Friday, April 11th, 2014

Box Protection Against OpenSSL “Heartbleed” Vulnerability


As most of you have heard by now, a major security flaw was discovered with OpenSSL, a cryptographic library that enables SSL (Secure Sockets Layer) or TLS (Transport Security Layer) encryption for a majority of sites and services across the web, on April 7. We have run a full investigation and have no indication that Box has been targeted or attacked in relation to this bug, but for those of you looking for more information I’d like to share some context and the steps we’ve taken to protect our users.

“Heartbleed” is one of the worst vulnerabilities I have seen in the past 10 years. Those of you who have been in security for a while know that we can never prevent everything that comes our way, but we can build processes and culture of rapid response. When we found out about the OpenSSL vulnerability this week, our team didn’t go home until early hours of the morning the following day – we had to be certain that our users were safe.

What actions have we taken?

Within hours of notification about this vulnerability, we released a patch to OpenSSL to protect all logins and content. In addition, we performed internal and external scanning to confirm that all Internet-facing Box services were not vulnerable to this attack. And we immediately initiated the process of revoking and reissuing our SSL certificates for the product to be extra cautious. We now have all new certificates in place.

To date, we have no indication that Box has been targeted or attacked in relation to this bug and we have not detected any malicious activity. As an additional measure, we are in the process of notifying users that logged into their accounts since we upgraded our servers earlier this year and started running a version of OpenSSL that contained the vulnerability, advising them to reset their Box passwords. Again, this is just an added precautionary measure, but Heartbleed deserves this level of caution.

So, where do we go from here?

If I could ask you to do one thing – turn on two-factor authentication today. Beyond that, make sure that you’re using strong password requirements for all your users – internal and external. Also, if you’re using one of our SSO partner integrations like Okta, Ping, or OneLogin, we encourage you to turn on the the SSO-required option within Box in combination with two-factor authentication option in the SSO solution. Account protection is a critical element of a security strategy and we’ve made significant investments so our customers have the controls they need to keep user information safe. My team is committed to keeping your data protected.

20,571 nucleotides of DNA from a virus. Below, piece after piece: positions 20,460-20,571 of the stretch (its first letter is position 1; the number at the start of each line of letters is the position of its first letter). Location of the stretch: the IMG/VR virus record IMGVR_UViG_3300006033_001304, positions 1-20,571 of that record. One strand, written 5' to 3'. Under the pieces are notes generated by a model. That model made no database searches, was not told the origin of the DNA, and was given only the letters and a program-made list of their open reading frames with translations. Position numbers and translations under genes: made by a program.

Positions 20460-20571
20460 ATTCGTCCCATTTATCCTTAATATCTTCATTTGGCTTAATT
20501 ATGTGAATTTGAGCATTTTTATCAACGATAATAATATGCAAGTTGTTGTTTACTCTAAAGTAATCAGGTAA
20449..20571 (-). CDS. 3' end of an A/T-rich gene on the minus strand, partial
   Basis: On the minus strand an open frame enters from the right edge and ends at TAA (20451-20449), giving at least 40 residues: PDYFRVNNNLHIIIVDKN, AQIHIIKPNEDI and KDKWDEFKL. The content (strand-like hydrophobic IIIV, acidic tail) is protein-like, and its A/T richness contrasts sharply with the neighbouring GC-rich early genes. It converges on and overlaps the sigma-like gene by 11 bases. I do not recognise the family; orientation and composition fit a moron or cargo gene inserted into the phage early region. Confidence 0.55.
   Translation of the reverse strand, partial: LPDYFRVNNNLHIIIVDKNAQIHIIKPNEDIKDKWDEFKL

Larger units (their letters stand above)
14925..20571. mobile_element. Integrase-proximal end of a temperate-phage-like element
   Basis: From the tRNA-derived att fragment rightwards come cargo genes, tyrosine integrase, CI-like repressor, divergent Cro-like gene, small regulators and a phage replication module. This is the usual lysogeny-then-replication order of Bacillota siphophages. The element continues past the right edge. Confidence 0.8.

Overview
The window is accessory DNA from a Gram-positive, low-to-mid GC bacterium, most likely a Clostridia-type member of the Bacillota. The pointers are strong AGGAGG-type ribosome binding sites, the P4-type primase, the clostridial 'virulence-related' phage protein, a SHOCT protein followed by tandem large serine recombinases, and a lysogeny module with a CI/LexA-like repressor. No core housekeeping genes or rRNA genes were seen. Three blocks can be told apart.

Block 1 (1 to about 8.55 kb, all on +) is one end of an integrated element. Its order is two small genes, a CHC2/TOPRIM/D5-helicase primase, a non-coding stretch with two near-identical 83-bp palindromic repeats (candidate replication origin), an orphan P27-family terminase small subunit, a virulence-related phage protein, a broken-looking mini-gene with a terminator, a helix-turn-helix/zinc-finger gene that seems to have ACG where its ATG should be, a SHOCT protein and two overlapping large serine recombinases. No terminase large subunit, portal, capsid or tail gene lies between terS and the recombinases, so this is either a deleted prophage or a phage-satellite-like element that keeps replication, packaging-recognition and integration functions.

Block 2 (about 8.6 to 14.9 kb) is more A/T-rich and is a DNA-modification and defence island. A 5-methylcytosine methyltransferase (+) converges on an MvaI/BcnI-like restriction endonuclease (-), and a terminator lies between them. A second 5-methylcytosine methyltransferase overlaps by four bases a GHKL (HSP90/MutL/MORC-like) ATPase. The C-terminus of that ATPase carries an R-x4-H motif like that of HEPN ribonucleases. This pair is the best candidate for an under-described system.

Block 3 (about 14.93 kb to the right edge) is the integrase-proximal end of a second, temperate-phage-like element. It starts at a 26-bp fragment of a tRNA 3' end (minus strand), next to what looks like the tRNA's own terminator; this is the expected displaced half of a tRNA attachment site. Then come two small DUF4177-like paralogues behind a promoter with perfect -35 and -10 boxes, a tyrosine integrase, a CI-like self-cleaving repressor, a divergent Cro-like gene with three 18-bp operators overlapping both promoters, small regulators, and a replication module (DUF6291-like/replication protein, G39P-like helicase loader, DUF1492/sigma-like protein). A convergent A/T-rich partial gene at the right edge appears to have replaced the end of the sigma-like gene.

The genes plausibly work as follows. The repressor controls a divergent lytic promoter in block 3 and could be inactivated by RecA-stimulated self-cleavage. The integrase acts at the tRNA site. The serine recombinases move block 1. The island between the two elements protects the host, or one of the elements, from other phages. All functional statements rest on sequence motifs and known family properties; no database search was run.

Check out our help page for the latest info on our responses to the Heartbleed bug:

  • aaron ashfield provides the best protection against heartbleed: No-Passwords, 2FA, Keyless RSA SecurID and continuous authentication, all happening in the background…

  • Brian Adkins

    You recommend setting up strong password requirements to ensure security. It’s a real shame that you only provide this service to Enterprise clients (and not ALL paying clients). With something as important as the Heartbleed Bug, security remediations from SaaS companies should not depend on “how much you pay us”.

    • imthekuni

      I believe even the standard accounts can access 2-step login protection by navigating to the upper menu bar (Account…Profile & Branding) and selecting “Security” and then check the box for 2-step login verification.

  • Matt6

    Do you thing things like these ( are trustworthy and useful to find out heartbleed vulnerability?

  • haridsv

    If you see turning on two-factor authentication as critical to increasing security, why won’t you encourage more folks to sign-up by adding support for google authenticator?

  • Willame

    Eu criei minha conta aq depois disso acontecer e até agora num tem nada de errado, tomara que continue assim sempre.

  • Laser Lock

    As most internet users change all their passwords in response to heart bleed, and most system administrators patch OpenSSL and install new certificates, perhaps it’s time to ask why anyone is still using passwords for authentication? While strong authentication incorporating biometrics can’t protect a compromised SSL session, it can avoid identity theft, replay attacks and all the pain and suffering we’re all now going to have to deal with. The availability of strong authentication solutions that incorporate face and voice recognition, and work with users existing equipment, begs the question, why websites that truly want to protect their users would continue relying on passwords, PINS or any shared secrets? Much stronger, easier to use and more resilient solutions are readily available – Just ask Mr. Garza or me?

    Paul Donfried – CTO, LaserLock Technologies